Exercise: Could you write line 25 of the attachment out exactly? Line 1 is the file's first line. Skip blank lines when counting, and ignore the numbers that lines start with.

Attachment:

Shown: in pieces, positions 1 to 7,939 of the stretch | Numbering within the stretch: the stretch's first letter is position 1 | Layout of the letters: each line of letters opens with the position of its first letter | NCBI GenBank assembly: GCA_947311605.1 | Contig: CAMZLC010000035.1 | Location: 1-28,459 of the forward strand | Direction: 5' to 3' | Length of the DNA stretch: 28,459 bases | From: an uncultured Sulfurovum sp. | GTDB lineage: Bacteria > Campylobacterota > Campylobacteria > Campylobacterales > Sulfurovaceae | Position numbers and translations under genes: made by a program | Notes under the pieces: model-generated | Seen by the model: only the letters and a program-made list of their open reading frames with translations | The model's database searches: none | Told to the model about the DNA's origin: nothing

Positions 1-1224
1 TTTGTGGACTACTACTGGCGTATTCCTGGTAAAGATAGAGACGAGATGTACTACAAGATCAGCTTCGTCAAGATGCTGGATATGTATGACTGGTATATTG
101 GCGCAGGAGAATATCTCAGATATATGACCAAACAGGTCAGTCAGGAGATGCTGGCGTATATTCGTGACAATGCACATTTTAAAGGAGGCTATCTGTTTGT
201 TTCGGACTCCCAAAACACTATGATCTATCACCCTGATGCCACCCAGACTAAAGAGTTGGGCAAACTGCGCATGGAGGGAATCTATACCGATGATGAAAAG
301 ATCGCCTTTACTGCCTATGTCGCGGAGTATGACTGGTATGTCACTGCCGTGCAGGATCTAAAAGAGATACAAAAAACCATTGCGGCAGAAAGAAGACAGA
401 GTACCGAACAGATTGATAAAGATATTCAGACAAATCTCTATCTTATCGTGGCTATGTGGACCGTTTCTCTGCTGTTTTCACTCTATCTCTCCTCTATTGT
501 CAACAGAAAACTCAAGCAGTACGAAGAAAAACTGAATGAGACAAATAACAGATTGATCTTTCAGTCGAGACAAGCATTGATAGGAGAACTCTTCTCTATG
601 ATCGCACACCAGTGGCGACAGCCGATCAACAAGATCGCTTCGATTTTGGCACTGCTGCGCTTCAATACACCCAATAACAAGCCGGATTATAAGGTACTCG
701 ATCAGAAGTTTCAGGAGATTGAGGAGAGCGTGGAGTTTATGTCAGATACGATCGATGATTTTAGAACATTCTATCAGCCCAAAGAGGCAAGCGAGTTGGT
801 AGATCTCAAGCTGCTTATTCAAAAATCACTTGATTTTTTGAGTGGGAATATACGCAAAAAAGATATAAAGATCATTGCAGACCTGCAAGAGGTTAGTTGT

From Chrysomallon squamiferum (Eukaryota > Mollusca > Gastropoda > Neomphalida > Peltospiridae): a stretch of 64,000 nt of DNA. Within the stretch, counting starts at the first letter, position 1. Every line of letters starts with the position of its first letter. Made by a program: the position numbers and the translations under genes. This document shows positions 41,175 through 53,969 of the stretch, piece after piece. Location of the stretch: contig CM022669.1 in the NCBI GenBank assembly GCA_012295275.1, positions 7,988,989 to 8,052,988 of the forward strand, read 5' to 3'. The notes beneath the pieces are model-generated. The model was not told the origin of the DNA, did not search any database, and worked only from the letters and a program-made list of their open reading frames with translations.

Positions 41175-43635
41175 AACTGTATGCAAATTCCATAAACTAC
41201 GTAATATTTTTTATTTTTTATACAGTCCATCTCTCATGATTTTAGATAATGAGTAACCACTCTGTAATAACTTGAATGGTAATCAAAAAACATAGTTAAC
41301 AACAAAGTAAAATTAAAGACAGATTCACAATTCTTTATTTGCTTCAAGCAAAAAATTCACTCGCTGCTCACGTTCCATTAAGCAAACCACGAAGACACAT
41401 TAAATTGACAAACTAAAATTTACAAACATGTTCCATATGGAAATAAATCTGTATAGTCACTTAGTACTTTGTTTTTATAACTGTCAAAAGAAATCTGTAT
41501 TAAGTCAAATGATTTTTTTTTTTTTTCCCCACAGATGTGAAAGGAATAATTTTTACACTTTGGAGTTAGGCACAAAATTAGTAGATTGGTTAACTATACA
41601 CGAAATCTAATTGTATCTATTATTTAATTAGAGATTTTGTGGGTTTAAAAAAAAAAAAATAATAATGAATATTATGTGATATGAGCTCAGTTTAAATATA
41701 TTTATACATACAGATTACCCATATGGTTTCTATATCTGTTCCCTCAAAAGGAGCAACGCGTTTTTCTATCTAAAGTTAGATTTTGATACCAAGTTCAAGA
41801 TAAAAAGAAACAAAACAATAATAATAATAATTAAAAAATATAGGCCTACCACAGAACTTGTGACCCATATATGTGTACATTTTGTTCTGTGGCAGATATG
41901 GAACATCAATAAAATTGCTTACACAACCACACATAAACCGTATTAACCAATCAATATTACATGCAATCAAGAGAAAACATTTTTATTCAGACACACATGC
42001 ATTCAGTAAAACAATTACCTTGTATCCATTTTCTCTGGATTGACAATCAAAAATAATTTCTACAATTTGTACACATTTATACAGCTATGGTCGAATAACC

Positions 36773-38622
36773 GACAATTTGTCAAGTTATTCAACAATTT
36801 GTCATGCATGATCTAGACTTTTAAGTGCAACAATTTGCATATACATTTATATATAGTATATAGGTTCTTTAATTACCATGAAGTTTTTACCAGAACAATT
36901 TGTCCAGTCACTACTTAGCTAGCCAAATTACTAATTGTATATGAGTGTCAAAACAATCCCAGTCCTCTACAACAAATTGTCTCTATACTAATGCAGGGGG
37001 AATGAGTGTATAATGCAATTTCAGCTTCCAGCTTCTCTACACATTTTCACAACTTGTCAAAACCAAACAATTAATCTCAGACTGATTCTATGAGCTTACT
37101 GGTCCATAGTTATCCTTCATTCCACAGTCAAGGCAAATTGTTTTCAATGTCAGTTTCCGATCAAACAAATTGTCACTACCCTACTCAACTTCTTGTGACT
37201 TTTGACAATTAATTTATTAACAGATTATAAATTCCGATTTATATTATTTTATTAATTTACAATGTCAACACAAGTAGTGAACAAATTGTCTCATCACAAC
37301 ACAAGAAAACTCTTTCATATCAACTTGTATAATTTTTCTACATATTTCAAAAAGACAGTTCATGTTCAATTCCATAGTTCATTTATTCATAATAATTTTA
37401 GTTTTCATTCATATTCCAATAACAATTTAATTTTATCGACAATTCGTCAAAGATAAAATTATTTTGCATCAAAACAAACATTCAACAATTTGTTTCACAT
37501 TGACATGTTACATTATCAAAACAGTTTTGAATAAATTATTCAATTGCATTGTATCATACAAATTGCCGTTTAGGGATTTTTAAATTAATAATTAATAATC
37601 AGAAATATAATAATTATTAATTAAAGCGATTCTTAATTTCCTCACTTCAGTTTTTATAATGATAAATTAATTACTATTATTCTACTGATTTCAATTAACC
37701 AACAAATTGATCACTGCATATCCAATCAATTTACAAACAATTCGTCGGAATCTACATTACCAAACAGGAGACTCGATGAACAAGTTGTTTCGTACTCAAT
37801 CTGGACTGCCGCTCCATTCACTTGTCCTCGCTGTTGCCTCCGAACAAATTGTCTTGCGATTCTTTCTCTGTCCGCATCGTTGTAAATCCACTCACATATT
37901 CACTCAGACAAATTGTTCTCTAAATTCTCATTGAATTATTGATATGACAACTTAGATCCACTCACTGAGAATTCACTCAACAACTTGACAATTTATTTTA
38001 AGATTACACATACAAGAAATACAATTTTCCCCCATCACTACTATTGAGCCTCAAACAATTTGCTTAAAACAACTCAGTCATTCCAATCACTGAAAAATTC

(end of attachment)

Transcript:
36773 GACAATTTGTCAAGTTATTCAACAATTT